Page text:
The National Association of Home Builders released a statement yesterday that builder confidence is down.
“Home builders remained considerably downbeat as market conditions
continued to erode in May, according to the NAHB/Wells Fargo Housing Market
Index (HMI), released today. The HMI fell a single point to 19, bringing it
within one point of the record low 18 set in December 2007 (the series began in
January of 1985). ”
“With the HMI hovering in the historically low two-point range that’s
prevailed over the past nine months, the message is very clear: The
single-family housing market is still deteriorating and Congress and the
Administration must move immediately to enact legislation that will help reverse
the trend,” said NAHB President Sandy Dunn, a home builder from Point Pleasant,
W.Va. “A temporary home-buyer tax credit is just the incentive that many
prospective home buyers need to go forward with a purchase and help kick-start a
housing and economic recovery.”
The statement went on to say:
“Despite the Federal Reserve’s concerted efforts to lower short-term interest
rates, free up credit markets and shore up the national economy, the housing
market has shown no evidence of improvement thus far. In fact, conditions have
continued to deteriorate in recent times,” said NAHB Chief Economist David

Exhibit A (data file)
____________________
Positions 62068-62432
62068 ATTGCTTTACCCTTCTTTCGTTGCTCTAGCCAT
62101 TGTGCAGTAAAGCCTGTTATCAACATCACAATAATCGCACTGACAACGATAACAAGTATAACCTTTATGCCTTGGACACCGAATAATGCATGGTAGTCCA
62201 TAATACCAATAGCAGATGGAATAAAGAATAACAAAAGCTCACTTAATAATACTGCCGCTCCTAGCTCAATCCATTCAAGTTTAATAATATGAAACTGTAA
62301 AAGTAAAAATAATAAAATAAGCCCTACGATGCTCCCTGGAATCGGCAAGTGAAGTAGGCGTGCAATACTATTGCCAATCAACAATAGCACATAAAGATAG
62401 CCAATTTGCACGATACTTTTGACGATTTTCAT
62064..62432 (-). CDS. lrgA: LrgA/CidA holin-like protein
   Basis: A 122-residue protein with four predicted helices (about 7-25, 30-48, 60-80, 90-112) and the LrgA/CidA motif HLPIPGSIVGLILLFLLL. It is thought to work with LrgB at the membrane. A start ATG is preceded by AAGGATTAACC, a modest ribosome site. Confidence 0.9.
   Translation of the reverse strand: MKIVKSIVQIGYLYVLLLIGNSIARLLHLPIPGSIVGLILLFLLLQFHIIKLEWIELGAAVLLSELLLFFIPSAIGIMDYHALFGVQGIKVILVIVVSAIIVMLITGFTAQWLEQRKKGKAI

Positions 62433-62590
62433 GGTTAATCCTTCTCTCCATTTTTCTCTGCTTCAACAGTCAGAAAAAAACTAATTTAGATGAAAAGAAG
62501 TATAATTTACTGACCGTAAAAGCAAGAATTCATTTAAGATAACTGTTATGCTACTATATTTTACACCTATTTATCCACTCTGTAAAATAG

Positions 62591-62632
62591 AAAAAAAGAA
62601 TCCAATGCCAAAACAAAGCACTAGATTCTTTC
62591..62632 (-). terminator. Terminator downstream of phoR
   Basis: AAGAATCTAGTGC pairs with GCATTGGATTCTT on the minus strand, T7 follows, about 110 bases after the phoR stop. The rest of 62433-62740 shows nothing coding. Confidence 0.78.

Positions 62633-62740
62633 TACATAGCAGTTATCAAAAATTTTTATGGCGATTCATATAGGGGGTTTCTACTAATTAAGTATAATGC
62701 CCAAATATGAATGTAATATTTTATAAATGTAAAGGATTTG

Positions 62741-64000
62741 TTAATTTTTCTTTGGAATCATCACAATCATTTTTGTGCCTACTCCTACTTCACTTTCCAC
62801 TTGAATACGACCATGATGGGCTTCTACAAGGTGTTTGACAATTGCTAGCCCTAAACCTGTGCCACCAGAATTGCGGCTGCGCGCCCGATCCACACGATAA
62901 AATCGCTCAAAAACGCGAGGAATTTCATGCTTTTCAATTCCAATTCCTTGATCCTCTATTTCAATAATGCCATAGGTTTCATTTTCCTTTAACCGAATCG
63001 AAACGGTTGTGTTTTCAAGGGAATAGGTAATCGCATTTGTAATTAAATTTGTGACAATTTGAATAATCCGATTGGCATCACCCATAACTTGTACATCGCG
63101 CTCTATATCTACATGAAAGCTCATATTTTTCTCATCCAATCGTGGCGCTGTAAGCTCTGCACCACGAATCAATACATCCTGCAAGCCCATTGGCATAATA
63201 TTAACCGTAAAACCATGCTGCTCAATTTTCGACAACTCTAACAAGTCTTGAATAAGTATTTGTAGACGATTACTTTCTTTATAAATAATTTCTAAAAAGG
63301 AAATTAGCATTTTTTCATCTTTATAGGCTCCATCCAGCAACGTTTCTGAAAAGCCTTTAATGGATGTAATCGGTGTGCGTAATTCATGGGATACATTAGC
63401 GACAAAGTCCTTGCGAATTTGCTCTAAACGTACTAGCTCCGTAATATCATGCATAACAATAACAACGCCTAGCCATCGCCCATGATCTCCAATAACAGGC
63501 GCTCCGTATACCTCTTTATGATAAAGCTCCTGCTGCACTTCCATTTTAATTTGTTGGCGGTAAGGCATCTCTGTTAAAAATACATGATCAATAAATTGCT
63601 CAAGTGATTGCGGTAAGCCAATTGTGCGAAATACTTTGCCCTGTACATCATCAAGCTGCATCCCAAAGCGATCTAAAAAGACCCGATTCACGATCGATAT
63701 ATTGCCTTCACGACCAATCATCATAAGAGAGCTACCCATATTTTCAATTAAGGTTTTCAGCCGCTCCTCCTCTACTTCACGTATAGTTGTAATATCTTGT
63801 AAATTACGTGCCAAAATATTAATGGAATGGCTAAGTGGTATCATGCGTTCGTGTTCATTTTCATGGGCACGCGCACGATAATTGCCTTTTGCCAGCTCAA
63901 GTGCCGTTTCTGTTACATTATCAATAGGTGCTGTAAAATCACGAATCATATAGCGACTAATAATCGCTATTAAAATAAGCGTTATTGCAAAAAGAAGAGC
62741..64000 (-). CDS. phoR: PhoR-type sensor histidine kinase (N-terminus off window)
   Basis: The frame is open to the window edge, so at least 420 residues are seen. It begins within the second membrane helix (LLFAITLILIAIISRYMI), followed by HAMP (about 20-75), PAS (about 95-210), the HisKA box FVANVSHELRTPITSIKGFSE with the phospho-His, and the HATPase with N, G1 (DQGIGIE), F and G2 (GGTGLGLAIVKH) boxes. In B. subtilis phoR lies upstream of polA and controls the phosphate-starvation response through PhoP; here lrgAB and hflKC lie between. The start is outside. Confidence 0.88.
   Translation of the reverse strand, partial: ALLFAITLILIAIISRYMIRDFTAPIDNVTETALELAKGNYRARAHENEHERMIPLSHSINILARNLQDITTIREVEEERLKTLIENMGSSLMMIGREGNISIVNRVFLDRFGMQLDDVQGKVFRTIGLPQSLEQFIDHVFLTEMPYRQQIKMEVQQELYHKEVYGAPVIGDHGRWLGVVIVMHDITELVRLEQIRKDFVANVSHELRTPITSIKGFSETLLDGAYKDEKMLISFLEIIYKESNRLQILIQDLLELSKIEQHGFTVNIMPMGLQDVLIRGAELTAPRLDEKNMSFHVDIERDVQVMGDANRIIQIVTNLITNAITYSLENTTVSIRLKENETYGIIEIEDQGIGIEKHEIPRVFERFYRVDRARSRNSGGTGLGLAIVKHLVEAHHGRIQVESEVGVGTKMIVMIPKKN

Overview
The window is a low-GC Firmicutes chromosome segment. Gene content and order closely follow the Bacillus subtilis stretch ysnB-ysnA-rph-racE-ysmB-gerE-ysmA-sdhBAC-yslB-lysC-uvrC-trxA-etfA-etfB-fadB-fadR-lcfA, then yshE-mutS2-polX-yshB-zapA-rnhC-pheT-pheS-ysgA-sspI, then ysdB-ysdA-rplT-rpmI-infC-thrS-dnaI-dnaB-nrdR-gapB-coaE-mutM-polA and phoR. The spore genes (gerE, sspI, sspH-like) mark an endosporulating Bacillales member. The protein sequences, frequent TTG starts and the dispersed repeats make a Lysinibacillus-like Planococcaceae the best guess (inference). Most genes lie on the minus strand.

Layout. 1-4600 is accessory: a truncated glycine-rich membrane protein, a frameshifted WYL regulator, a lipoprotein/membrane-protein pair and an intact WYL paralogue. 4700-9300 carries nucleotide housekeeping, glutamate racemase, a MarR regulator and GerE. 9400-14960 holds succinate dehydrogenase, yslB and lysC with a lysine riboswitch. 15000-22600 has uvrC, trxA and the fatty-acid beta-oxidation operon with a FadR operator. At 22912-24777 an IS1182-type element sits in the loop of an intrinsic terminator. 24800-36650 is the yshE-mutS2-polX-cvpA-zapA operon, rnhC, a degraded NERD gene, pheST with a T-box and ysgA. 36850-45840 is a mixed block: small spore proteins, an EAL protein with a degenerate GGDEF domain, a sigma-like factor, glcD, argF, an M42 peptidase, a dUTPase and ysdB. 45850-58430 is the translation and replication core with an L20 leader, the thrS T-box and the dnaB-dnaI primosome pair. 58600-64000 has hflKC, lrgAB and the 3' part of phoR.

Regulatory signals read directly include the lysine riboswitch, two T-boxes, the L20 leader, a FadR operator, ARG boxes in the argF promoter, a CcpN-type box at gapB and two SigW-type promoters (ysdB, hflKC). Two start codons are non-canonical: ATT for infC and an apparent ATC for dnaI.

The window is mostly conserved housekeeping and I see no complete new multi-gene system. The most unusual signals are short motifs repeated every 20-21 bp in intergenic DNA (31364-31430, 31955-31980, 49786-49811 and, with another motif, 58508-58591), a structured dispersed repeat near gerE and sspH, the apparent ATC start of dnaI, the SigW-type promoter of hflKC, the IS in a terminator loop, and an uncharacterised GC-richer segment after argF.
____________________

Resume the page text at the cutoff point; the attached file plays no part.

Seiders. “The latest HMI shows that even fewer builders now foresee market
conditions improving over the next six months compared with our April survey,
and builder ratings of buyer traffic through model homes also have dropped off
over the past month on a seasonally adjusted basis. This certainly adds fuel to
the argument that targeted policy stimulus, in the form of a temporary tax
credit for home buyers, is essential to halt the housing downswing and remove
the heavy drag being exerted by housing on overall economic growth.”
I don’t know…call me crazy, but I really don’t see how a $7,500 tax credit is going to do a whole lot. Many buyers are worried about the value of a home going down by double digits. My buyers are concerned by overpaying by 10% which would be a $20,000-$50,000 loss of value in their eyes.
Do I think that $7,500 will bring buyers looking…yes…will it get buyer’s buying…I don’t think so. The fact is that people still have to be able to afford the mortgage payment. With homes floating to such high prices, they needed to correct and in some areas still correct in order to make the payments affordable. A tax credit doesn’t make the house affordable, just more enticing.
The bottom line is pretty simple to me…can a buyer afford the monthly payment for a home or not? Our home price to income ratio (historically around 3.0-3.5) is still too high here in Salem Oregon. This means that if people want to own a home, they have to be “house poor.” I am seeing more and more people, not agreeing to do that. As long as home prices are not in line with current incomes, they won’t be affordable, and people won’t buy houses. It’s that simple.
So…I would expect builder confidence to continue to decline. Homes are just too expensive for the average person.